Before her political career took off, Stacey was a tax lawyer, a deputy city attorney, and an entrepreneur. She then spent a decade in the Georgia House of Representatives, where she was the first African American to lead in the House. She championed bipartisanship and also loved writing fiction in her free time. She has published eight romance novels under the pen name Selena Montgomery.

In 2018, Stacey was the first Black woman to become the gubernatorial nominee for a major party in the U.S. She lost the election by a slim margin amid allegations of voter suppression. Her loss didn’t stop her though and she channeled her momentum into creating Fair Fight Action. Stacey wanted to prevent what happened to her from happening to future candidates.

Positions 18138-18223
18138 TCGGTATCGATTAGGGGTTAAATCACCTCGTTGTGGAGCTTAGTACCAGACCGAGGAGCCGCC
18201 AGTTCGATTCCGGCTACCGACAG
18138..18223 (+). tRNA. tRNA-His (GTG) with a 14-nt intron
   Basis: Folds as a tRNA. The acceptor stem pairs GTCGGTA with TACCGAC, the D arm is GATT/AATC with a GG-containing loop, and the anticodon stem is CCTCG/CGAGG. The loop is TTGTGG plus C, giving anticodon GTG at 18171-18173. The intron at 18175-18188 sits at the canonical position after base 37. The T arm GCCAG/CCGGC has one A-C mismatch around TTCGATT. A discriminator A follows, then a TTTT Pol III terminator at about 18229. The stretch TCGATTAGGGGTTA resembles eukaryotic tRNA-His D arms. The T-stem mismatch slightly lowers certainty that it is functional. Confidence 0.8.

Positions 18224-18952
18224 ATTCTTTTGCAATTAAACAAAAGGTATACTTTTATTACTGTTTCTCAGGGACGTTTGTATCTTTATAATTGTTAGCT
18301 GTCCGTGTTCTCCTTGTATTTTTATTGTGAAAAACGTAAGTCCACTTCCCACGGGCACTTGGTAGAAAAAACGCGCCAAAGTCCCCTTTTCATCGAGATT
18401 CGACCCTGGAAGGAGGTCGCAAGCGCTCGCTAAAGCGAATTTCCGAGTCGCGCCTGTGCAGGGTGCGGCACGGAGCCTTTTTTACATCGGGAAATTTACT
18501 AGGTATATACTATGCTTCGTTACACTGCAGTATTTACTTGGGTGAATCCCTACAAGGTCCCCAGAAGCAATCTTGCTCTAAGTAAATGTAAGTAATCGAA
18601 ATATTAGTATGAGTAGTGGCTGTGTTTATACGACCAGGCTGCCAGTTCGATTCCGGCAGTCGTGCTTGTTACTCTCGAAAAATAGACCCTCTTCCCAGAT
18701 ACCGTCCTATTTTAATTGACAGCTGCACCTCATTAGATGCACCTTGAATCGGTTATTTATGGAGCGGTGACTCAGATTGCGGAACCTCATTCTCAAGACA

To learn more about Stacey, you can watch her documentary, All In: The Fight For Democracy or add her bestselling books to your reading list.

Jessie Redmons Fauset Black Brave Women Highlight Bravery Mag

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Novelist, essayist, editor, and poet

If you’re a fan of Langston Hughes, you can thank Jessie Redmon Fauset. As the literary editor of the NAACP’s official magazine The Crisis, Jessie played a key role in sparking the Harlem Renaissance—a golden age of creative expression for African Americans throughout the 1920s and 1930s. 

Nicknamed the Renaissance’s “midwife,” Jessie made every effort to launch the careers of Black writers, including Langston’s. She published Langston’s first poem and continued to be one of his mentors. She also mentored other literary bigwigs of the movement, including poet Countee Cullen and novelist Nella Larsen.